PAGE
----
DTC may be deemed as misbranding your product and, therefore, may not be marketed. Firms must be more sophisticated now in designing their advertising methods and messages. The days of looking at text alone for a magazine insert are long gone. You should pay attention to the components of your advertising in mass media, such as volume; images; information prominence and conspicuousness; speed of the message subliminal messaging and "the take away message." This means you need to understand what each component of the advertising attempts to accomplish and then evaluate the integrated message, i.e., the "take away." The difficulty is that this broad horizon of factors gives the FDA abundant opportunities to say that you have misbranded your product. Hence, it is illegal.
Why should you Attend:
If you do not anticipate how the FDA will view and interpret your advertising and how you monitor it, you could be making a marketing launch that falls into the abyss of an enforcement action. That is expensive and leaves you with a cloud over your name at the FDA. That is never a good thing. You must know what you are doing with DTC advertising, not just hope you do. You will probably earn a Warning Letter by "Winging it." Make no mistake, the FDA will take their logic beyond rational boundaries, and you will pay the consequence. You need to keep up with the defined boundaries of DTC advertising and promotion to avoid FDA scrutiny.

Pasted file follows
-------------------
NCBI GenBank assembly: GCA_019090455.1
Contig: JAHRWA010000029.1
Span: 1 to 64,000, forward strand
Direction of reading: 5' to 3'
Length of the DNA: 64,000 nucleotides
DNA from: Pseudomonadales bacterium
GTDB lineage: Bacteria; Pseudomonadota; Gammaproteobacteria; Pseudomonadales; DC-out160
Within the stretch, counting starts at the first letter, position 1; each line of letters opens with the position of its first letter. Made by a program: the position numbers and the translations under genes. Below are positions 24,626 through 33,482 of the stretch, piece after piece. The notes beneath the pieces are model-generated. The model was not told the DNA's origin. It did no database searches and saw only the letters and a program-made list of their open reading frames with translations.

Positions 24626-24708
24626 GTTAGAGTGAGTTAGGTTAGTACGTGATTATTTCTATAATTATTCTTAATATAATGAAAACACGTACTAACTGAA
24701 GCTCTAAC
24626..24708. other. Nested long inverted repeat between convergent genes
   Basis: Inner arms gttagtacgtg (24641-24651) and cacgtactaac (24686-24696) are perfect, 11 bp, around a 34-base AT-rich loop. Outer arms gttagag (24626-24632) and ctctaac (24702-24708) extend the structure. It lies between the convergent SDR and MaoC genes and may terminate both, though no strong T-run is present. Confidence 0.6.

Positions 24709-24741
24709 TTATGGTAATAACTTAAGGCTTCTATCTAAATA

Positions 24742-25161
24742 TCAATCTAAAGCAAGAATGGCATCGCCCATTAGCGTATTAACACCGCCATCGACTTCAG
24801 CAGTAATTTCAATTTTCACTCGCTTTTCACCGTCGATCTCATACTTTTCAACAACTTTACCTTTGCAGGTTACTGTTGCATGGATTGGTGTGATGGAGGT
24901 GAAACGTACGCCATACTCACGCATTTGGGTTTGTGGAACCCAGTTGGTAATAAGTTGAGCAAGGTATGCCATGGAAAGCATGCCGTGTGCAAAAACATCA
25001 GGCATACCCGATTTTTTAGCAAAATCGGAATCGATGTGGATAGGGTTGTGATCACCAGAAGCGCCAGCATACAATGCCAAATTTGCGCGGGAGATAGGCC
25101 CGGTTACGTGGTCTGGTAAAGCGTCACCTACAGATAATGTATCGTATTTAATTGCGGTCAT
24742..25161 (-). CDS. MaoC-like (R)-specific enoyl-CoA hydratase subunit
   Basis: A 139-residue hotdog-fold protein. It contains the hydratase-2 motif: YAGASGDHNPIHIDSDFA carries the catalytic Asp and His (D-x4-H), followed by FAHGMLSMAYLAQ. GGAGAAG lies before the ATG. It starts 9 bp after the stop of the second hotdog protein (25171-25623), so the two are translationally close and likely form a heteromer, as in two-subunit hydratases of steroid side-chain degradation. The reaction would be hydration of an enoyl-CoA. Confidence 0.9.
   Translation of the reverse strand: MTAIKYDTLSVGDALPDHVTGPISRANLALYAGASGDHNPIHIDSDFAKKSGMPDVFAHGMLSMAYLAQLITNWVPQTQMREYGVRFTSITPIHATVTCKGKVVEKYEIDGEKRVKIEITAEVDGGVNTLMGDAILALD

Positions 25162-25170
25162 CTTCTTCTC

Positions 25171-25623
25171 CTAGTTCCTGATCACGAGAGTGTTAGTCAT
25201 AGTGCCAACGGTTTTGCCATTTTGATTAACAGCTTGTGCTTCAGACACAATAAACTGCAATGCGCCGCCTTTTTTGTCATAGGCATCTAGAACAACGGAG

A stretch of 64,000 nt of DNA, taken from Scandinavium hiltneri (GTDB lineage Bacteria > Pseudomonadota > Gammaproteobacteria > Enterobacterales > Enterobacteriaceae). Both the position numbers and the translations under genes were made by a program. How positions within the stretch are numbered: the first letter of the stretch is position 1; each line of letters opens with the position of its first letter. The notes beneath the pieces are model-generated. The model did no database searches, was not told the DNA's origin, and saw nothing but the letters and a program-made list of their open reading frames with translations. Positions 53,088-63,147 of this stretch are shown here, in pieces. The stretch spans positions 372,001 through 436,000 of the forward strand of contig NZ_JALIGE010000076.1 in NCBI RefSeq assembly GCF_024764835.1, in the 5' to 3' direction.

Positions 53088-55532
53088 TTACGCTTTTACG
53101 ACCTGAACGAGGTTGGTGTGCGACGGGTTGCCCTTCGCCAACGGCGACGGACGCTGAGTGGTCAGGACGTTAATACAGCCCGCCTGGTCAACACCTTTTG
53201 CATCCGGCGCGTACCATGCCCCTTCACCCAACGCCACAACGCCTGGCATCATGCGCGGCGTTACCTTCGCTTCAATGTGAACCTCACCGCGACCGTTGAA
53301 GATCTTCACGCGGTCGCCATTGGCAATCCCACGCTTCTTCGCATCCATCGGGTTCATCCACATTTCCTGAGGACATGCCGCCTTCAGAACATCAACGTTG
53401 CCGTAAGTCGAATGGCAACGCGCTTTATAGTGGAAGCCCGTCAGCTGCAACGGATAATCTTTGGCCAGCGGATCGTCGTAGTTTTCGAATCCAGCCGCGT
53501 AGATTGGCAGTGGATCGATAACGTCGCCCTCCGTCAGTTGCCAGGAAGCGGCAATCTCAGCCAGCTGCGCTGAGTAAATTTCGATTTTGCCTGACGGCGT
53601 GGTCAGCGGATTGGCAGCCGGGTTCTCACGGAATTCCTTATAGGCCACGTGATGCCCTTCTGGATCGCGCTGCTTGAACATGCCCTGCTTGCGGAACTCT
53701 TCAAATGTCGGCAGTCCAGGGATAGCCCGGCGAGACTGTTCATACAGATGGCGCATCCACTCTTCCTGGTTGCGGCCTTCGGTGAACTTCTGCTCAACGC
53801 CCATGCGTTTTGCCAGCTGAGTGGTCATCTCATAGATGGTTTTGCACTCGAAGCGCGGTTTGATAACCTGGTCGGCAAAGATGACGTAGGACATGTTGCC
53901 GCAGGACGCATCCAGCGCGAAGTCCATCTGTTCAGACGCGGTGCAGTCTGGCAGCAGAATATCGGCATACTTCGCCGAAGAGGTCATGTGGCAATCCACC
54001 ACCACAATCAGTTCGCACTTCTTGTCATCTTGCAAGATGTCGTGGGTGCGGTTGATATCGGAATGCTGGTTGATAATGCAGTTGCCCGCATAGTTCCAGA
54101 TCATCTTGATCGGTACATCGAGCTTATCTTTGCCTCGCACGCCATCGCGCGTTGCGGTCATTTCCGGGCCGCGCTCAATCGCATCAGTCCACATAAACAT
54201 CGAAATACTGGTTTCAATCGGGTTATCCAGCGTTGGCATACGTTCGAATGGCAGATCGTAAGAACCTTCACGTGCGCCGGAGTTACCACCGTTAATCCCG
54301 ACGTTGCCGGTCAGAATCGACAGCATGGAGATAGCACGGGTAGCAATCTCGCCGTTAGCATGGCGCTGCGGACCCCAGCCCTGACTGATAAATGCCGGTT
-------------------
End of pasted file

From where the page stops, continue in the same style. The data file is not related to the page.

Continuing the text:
Areas Covered in the Session:
FDA's approach to DTC advertising and promotion principles
FDA guidance and use of cognitive psychology
Types of violation for illegal DTC advertising practices
The role of sales and marketing departments
Executives legal liability
Who Will Benefit:
Sales and Marketing Executives
Owners and Executives of Pharmaceutical and Medical device firms
Own Label Distributors
International Trade Managers
Product Specification Developer
Casper (Cap) Uldriks, through his firm “Encore Insight LLC,” brings over 32 years of experience from the FDA. He specialized in the FDA’s medical device program as a field investigator, served as a senior manager in the Office of Compliance and an Associate Center Director for the Center for Devices and Radiological Health. He developed enforcement actions and participated in the implementation of new statutory requirements. His comments are candid, straightforward and of practical value. He understands how FDA thinks, how it operates and where it is headed. Based on his exceptionally broad experience and knowledge, he can synthesize FDA’s domestic and international operational programs, institutional policy and thicket of legal variables into a coherent picture. Professional credentials: JD – Suffolk University, licensed in Massachusetts and the District of Columbia; M.Div in psychology – Boston University with internship through Harvard University.